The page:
Saturday, April 5, 2014

Tsumaki castle -Traditional clans with flag of bellflower-

Tsumaki Castle

-Traditional clans with flag of bellflower-



Name: Tsumaki castle (Tsumaki-jyo)
Alias: Kame jyo (Turtle castle)
Place: Chuo Tsuchiura city, Ibaraki
Type: Plain castle
Built: Originally 14th century, expanded in 16th century
Remaining remnants: Stone walls, sand walls and moats

Brief History

Tsumaki castle (妻木城) is located in Tsumaki area, a small basin at southern part of Toki city. Apart from Toki river, the main stream of southeastern Mino country (Gifu prefecture), Tsumaki town is a quiet town at a mountain valley. The castle is located on a mountain at southern tip of tbe basin, and looking down on the town.

Toki clan in Mino country

Tsumaki town was built by Tsumaki clan, a local lord stem from Toki clan. Toki clan is a traditional family of Seiwa Genji, it means families stem from princes of Emperor Seiwa (850-881) and had surname of Minamoto. Along with Kanum Heishi, also traditional families divided from Emperor Kanmu (737-806), had surname of Taira, Minamoto clans had been regarded as a highest family of samurais.

Of course Yoritomo Minamoto (1147-1199) who established Kamakura shogunate in 12th century is a direct descendent of Minamoto clan, and Takauji Ashikaga (1305-1358), founder of Muromachi shoghate, was also a branch clan of Genji. The ancestor of Tokugawa clan, house of Edo shogunate, was unclear, but Tokugawa clan insisted they were descendent of Nitta clan, one of powerful house of Minamoto clan. And became the shogun.

Toki clan was also an important branch family of Seiwa Genji. They prospered at Mino country in medieval era, and many branch families spread central and eastern part of country. As branch families, there were Tsumaki clan, Akechi clan, Doi clan, Kanamori clan, Hachiya, Asano clan, Sengoku clan etc. Territories of these Toki clans were close to Owari country (western part of Aichi prefecture) and Mikawa country (eastern part of Aichi country) where Nobunaga Oda (1534-1582) and Ieyasu Tokugawa (1543-1616), rulers of Sengoku era, were born. Therefore among the conflict and extinction of Toki main family and Saito clan, many above Toki branch families became retainer of Nobunaga or Ieyasu.

Tsumaki clan and Tsumaki castle

Tsumaki clan became a lord of this area in 13th century, and they built Tsumaki castle as their residence. In Muromachi era, although main family of Toki clan became weak by subjugation from shogunate and internal conflict, Tsumagi clan kept their territory. In 1545 a female of Tsumagi clan named Hiroko (1530-1576) married with Mitsuhide Akechi (1528-1582), who later became commander of Nobunaga Oda (1534-1582) and caused the accident of Honnoji. In 1556 Akechi clan was extinguished by Yoshitatsu Saito (1527-1561), a governer of Mino country and Mitsuhide wandered with his wife, but Tsumagi clan was safe from this attack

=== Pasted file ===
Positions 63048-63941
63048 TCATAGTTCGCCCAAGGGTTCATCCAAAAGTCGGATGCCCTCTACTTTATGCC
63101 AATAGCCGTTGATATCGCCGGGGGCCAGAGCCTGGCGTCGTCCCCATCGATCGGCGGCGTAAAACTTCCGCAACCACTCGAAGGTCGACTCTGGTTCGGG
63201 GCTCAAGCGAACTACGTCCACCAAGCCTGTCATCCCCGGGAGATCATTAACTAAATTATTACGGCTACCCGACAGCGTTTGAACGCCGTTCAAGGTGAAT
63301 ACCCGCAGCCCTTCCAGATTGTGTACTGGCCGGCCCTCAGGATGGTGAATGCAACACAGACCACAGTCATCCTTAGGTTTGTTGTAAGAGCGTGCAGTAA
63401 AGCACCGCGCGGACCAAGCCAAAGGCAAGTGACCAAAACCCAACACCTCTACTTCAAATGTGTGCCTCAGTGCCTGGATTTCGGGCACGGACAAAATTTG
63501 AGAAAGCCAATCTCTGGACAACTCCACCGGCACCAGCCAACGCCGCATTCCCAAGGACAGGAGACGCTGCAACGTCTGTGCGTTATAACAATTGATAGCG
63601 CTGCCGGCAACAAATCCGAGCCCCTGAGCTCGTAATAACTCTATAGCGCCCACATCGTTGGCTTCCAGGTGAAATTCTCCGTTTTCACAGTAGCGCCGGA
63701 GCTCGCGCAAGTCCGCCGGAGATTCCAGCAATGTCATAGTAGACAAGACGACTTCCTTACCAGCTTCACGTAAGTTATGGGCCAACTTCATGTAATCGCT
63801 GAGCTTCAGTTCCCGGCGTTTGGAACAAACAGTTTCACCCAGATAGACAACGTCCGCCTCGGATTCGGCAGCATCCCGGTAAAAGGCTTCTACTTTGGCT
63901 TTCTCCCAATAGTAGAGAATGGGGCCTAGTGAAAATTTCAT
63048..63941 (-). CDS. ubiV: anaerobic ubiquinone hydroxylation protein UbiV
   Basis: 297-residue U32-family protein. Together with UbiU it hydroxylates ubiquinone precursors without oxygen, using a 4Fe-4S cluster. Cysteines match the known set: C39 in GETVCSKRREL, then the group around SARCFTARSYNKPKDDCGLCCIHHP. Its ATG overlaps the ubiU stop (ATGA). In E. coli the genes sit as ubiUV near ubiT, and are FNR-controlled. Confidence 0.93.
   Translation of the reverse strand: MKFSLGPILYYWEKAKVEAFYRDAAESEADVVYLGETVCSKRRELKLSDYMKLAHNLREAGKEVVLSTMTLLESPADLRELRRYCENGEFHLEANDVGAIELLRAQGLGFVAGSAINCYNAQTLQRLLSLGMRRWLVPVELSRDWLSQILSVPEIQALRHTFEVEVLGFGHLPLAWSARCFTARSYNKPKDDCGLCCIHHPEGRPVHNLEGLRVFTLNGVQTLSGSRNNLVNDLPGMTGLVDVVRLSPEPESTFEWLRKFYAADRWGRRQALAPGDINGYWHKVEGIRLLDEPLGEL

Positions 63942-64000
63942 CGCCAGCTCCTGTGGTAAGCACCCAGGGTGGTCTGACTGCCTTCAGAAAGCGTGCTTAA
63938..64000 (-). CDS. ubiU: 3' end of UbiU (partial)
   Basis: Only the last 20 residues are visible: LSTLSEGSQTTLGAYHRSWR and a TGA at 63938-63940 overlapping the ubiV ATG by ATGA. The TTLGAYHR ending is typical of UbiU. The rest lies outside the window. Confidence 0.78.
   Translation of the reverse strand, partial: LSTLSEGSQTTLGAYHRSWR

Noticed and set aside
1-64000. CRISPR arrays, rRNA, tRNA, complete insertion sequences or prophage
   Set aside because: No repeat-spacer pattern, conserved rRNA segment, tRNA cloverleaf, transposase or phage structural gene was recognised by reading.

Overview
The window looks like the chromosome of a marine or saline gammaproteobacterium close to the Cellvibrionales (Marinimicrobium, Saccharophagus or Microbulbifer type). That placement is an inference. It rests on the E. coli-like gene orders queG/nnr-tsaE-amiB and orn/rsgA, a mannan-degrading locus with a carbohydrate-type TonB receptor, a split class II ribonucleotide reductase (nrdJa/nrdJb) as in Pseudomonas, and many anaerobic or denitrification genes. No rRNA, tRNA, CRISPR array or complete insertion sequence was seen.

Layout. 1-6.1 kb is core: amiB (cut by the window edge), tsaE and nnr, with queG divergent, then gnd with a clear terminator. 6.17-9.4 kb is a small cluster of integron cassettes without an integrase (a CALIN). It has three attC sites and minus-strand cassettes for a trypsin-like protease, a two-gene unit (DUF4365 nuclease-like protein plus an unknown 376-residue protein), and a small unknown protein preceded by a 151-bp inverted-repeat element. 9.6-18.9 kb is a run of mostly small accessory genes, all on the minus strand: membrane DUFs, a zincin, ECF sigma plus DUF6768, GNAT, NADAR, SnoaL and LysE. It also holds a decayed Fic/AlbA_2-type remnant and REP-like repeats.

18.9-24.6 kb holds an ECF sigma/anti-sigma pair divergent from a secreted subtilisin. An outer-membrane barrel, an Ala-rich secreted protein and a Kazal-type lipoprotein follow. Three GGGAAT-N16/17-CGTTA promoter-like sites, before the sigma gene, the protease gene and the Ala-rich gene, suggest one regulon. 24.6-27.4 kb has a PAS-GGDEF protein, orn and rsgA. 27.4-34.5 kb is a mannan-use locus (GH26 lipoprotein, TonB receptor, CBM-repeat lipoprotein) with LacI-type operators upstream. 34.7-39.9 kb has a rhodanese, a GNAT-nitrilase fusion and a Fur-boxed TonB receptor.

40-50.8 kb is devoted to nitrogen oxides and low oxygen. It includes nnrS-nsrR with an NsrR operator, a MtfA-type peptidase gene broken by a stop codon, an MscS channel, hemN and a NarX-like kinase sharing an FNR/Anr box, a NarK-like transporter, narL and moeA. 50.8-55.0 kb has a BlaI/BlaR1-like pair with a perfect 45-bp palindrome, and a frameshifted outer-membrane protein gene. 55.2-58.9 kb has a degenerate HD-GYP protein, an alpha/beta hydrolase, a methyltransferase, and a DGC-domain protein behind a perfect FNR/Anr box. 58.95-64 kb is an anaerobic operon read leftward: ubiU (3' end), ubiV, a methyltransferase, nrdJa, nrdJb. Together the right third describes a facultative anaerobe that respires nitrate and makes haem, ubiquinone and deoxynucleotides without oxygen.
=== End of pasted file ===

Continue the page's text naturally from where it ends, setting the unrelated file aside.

When Nobunaga Oda defeated Saito clan and became a governor of Mino country, Tsumaki clan belonged to Oda clan. Among the conflict between Nobunaga and Shingen Takeda (1521-1573), a warlord of Kai country (Yamanashi prefecture), many small lords in eastern Mino country disappeared. But Tsumagi area was apart from front and Tsumaki clan was not involved in such conflict.

At the accident of Honnoji, a coup d’etat by Mitsuhide Akechi to Nobunaga Oda, current leader Hirotada Tsumaki (1514-1582), as a father in law of Mitsuhide, supported Mitsuhide and suicided after the defeat of the battle of Yamazaki. His son Sadanori Tsumaki (1544-1618) was forgiven and supported Ieyasu Tokugawa (1543-1616) at the battle of Sekigahara in 1600. He strengthened Tsumaki castle with stone walls, and fought with Tamaru clan at Iwamura castle belonged to opposite side and occupied it.

Rewarded this achievement Tsumaki clan was secured his territory by Edo shogunate, but its territory was small and not forgiven to have castle, he left the castle and built a mansion at the foot of hill. Tsumagi clan continued three generation as a local magistrate and promoted ceramics as local speciality, but extinguished in 1658 due to having no successor. Now both ruin of castle at the top of mountain and mansion at the hillside remain, and especially stone walls dividing mansion areas are well preserved.

Related Castles

Pictures (click to enlarge)

No comments:

Post a Comment